i wouldn't have admitted it then, but when i dubbed this blog my 'other life', i had been rather obviously acknowledging what reading was for me back then: escape. while the aesthetic i frequently vocalized elsewhere never directly condemned reading as escapism, i had always consciously struggled to make more of my reading than there really was to it.
when i first decided i was probably a writer, it was because i kept finding myself dissatisfied with what i thought was all there was to read. Neil Gaiman's stories weren't as ubiquitous then as they are now, Michael Moorcock was near mythical, legendary in his abscence in our bookstores in spite of all i'd hear about Elric and all the other incarnations of the Eternal Champion; i hadn't yet even heard of either Mervyn Peake or M. John Harrison. and i'd grown tired of Tolkien and Lewis, the legion of clones they raised in their collective wake, no matter how brilliant i knew the originals were--and still are, for all that they are dead and constantly being reanimated and plundered.
like many of the decisions i've made in my life, the impulse behind the one that 'made' me a writer was at heart one of rebellion. a refusal to simply accept what i was being served.
to put it less dramatically, being dissatisfied with the great bulk of fiction i was being presented with at the time, i wanted to write things of my own, things i knew *i* would *want* to read.
as Banzai Cat once put it, i spent too much time wishing for a certain kind of fiction.
occasionally, i *would* get my wish. hence Peake in my library; hence Harrison, hence Mieville, hence VanderMeer, and Moorcock and Moore. hence even Eco, hence Ondaatje and Greene, hence Thomson and Durrell. hence James Salter, hence Jose Eduardo Agualusa, hence Anais Nin. but even then, i suppose, it's been true all along: that aesthetic, deliberately constructed though i thought it was, went deeper after all. reading wasn't all escape for me.
it was research.
it isn't that i was directly stealing ideas, though in some ways, it really *is* as bad as that. when i created, for instance, St Etienne-vaux-Grumm and Ruttage, sister cities to Troll's Vespertine from Troll's Doll--and Vespertine as well--i wasn't just re-inventing New Crobuzon, or Ambergris, or Gormenghast, or Viriconium. rather, from those cities--those writers, i should say, i.e., Mieville, VanderMeer, Peake and Harrison, respectively--i learned how i might craft my own fiction of place, structured and individualized on the most familiar landscape for a functioning autist: my own closeted imagination.
i am not, therefore, your conventional bibliophile. i cannot simply be told a story. i must be able to take more away from it than that; i must also in some way learn how to tell it the way you did, without necessarily making me a mere mimic--that must mean i must also somehow see myself in it. else there must be something in it i can twist, defile, corrupt, make my own. is it ideas i'm after? is it style? i'm not too sure, but i believe it's something subtler than that, more subliminal. in some ways, to the reader and writer who are fortunate enough to be 'purer at heart', more sinister.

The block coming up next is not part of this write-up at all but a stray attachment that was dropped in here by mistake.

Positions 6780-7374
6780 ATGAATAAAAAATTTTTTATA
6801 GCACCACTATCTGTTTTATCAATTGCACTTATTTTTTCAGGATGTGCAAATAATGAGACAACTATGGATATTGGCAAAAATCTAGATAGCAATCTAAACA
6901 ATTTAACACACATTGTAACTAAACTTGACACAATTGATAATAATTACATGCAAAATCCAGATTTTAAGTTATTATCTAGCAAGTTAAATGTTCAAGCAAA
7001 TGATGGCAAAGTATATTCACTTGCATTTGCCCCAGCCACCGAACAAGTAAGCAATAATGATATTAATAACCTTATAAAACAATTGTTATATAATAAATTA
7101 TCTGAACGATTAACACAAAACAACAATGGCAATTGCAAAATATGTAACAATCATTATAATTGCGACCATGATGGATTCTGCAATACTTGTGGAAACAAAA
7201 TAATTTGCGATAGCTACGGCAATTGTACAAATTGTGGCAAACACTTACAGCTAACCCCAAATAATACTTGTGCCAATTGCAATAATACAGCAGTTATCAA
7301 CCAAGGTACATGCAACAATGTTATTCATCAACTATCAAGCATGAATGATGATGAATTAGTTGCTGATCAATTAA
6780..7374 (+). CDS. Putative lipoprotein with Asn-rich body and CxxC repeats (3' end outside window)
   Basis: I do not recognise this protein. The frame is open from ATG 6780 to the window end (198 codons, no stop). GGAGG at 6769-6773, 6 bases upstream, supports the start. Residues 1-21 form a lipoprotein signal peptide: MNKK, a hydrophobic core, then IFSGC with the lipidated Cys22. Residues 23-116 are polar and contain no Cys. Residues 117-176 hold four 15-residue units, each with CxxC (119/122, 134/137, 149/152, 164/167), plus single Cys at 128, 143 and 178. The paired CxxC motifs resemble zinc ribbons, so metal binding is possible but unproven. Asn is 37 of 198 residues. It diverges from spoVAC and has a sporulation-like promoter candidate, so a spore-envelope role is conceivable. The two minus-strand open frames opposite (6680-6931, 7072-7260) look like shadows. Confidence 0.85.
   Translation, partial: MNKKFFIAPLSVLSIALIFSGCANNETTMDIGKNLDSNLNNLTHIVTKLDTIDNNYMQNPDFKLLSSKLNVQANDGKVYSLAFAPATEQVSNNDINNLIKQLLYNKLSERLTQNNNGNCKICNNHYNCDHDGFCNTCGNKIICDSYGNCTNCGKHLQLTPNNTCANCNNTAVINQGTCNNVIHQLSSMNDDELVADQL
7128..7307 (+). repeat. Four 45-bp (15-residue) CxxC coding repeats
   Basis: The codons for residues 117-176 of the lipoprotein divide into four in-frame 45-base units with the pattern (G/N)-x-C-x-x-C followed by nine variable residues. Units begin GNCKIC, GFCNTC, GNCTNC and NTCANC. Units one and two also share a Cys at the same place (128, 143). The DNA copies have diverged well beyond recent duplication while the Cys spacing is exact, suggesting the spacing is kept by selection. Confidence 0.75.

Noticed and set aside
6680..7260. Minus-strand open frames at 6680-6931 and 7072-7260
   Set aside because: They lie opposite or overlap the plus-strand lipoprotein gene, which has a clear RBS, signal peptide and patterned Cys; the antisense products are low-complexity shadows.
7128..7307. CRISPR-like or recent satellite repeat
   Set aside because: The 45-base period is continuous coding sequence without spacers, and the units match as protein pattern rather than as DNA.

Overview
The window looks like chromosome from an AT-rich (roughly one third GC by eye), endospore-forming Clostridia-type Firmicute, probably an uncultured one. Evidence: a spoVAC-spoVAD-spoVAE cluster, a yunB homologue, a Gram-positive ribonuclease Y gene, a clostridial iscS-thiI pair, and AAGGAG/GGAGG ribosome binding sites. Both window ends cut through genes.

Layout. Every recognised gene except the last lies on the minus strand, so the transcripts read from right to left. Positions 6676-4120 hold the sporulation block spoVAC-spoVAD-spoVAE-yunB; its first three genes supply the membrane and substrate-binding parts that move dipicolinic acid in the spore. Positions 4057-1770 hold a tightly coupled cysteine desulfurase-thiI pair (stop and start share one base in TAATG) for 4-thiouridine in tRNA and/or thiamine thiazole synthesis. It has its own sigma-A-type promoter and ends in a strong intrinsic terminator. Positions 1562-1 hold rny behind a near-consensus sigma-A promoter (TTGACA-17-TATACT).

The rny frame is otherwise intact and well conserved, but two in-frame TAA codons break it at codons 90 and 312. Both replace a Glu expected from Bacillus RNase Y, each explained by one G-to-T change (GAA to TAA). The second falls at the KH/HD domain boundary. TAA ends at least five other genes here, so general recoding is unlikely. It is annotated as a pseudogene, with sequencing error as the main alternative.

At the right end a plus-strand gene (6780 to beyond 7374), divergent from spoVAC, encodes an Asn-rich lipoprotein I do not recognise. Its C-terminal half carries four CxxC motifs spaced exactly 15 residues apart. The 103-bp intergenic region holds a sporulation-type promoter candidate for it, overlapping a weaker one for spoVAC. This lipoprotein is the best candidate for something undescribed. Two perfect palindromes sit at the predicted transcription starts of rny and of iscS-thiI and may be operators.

blame it on growing up with Choose Your Own Adventure, if you like.
i am not, however, completely unaware that this in itself is a kind of escapism; the artist's desire for expression is in some ways another way of showing a failure to cope with--to confront and to ultimately accept--external reality. yes, of this i'm all too aware.
nevertheless, this, i've come to realize, particularly with my more recent choices, is why i read: i read for research. which is probably why it's a good thing i finished the first draft of spukhafte ferwirkungen, Sehnsucht, vom Geist der Schwere (pretentious title, ennit?) before i found Alison MacLeod's The Wave Theory of Angels, before I found Janna Levin's A Madman Dreams of Turing Machines.
it is, however, also quite probably a good thing that i found them when i did. what an embarrassment it would have been if i'd actually tried to get the shitty thing published, the state it's in!
i knew there was a lot yet to be done with the thing, but now i have a more solid idea of what i need to do, and what i've gotten myself into. sigh.
more on Ms MacLeod's and Ms Levin's books later. when i get my head around talking about them. rest assured, i *am* reading them, and though i make no promises, i *do* plan on attempting to semi-real-time review them--though it's a bit late for Wave Theory.
yup. it would appear that this other life is just about set for a revivification.